A Variety of Leash Training Methods

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A Variety of Leash Training Methods

Post  JJ. on Mon 01 Mar 2010, 22:28

If you want him to stay at your heel correctly when walking there is an EASY way to do it with a prong. It takes about 15 minutes and your dog will teach itself. You can NOT do this with a choke chain. They are useless as soon as the dog is on the wrong side of you or at the wrong angle. This will also not work with a flat collar, because all you do is jerk the dog's neck which is uncomfortable but not much by way of 'correction'.

I wrote this for heeling on the left, but you can do everything on the right if you choose.

Anyway, about the heel. Put a prong collar on the dog and hold the leash in your left hand with the dog on your left. Do not hold the leash with two hands, left only. The collar should be right up behind their ears, and the leash should be slightly slack. There should be a 'J' between you and the dog - i.e. no pressure on the collar at all

Now walk straight ahead, do not give the dog a command, do not look at the dog, just walk at a steady pace. Watch the dog out of the corner of your eye. When he gets ahead of you QUICKLY turn around. As you turn, let your left hand/arm trail behind you and then when you are facing the other direction bring your hand forward quickly. Continue to walk at a steady pace. Go at least 30 steps so that the dog is walking in a straight line, then turn again if necessary.

Do not turn and then take three steps and then turn again. You will just frusterate and confuse your dog. You need at least 10 steps to get both of you going in a straight line, then a bunch more to give your dog a chance to think about things.

You dog will yelp and may fight the first time you do this. The second time he may yelp as well. You are not hurting him, you are surprising him. You are teaching him through his own actions that he must walk in a position where he can see you and respond to your movements. After two or three turns he should turn with you with no trouble. He will teach himself that getting ahead of you makes him unable to see you turn, and if he can't see you turn he gets a correction. By not giving him a command he is not obeying or disobeying you - he is responsible for his actions - he also can't decide to disobey you and that is very important as well.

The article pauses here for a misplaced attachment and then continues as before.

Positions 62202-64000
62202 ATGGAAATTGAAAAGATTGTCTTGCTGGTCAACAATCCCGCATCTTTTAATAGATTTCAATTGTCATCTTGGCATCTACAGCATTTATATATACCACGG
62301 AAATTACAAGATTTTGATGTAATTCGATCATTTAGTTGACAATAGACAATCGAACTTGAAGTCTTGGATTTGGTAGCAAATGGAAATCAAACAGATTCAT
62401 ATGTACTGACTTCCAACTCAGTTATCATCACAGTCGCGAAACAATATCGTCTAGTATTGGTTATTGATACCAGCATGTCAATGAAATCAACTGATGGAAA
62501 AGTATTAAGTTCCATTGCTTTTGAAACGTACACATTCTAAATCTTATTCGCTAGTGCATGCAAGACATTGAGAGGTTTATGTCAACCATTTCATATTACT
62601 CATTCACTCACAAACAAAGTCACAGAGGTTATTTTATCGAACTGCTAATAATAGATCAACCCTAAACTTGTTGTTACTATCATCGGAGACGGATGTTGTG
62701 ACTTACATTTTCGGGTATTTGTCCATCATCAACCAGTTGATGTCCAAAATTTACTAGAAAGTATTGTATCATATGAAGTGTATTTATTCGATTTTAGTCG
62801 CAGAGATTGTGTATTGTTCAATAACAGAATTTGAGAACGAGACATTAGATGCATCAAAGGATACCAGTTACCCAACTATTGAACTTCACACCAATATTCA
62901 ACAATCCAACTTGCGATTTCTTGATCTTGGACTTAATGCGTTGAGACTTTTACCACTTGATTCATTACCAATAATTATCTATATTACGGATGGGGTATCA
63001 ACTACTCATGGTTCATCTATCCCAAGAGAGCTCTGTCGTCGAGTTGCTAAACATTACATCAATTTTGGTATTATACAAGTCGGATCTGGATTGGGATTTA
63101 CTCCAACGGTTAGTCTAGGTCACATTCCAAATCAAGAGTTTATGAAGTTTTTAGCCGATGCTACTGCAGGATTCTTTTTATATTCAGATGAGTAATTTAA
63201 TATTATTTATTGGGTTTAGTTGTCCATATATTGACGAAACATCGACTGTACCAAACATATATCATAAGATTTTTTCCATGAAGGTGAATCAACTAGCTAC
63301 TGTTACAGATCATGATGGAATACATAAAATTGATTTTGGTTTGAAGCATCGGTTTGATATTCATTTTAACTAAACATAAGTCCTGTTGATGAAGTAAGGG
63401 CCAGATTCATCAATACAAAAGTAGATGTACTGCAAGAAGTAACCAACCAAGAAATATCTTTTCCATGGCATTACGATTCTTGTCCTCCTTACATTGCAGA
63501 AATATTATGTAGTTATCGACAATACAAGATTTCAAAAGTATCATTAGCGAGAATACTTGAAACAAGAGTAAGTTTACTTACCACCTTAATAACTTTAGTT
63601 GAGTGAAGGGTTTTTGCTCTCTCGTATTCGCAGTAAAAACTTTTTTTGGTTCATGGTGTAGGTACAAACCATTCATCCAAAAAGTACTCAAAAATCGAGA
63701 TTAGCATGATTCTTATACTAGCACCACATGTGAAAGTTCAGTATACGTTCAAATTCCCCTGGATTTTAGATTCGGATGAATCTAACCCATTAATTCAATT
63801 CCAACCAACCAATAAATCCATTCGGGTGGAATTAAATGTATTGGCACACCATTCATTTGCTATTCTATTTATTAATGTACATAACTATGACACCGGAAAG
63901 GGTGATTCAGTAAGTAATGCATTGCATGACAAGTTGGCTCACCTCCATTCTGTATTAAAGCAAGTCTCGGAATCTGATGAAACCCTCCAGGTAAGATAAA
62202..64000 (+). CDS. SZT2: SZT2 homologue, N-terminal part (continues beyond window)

Try this out without him on the leash a few times. The turn must be smooth and controlled for it to work. You need to be confident as well, you are letting your dog know that you are the one in control of the walk and if he doesn't want to pay attention to you then he corrects himself for it. I'm sorry if this is hard to follow, I just do it automatically and it's hard to describe completely. (I did think of making a movie and posting it, but both Ruby and Connor are completley unwilling to misbehave while wearing prong collars!) If you are not getting a short 'pop' on the collar when you turn you need to work on your timing. The correction should be quick and short. If you do a long slow pull you will not 'get the point across'.

This may sound mean, but if your dog doesn't yelp the first couple times you do it you're not doing it right. Because the correction is short and fast and only comes when you turn around it sends a very clear message to the dog 'stay with me or you won't like the consequences'.

By making him responsible for tracking your movements you get a very willing 'heeler'. When he is where he belongs, say 'good dog, heel'. Then start saying the command when he is next to you walking. When you say 'break' allow him to roam to the end of the leash sort of push him away from you to get the point across that it's now ok to be out of his heel position, then say heel (and if necessary, turn) to get him back where he belongs.

With the dogs I train there are no 'stay' commands, there is only a command that the dog is to obey until another command is given. So he should heel until told to break, or if you have a 'go ahead and sniff every tree you see' command use that.

You may need to start off a few walks with this method before they get it down pat.

Let me know how it goes!!!!


Last edited by Admin on Tue 02 Mar 2010, 00:17; edited 1 time in total (Reason for editing : sticky)
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Re: A Variety of Leash Training Methods

Post  Admin on Tue 02 Mar 2010, 00:16

Nice job JJ another good post another sticky I suppose...

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Re: A Variety of Leash Training Methods

Post  Admin on Tue 02 Mar 2010, 00:17

Keep it up
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Re: A Variety of Leash Training Methods

Post  Sally on Tue 02 Mar 2010, 18:32

Am going to have to give this a try. ^^ thanx JJ
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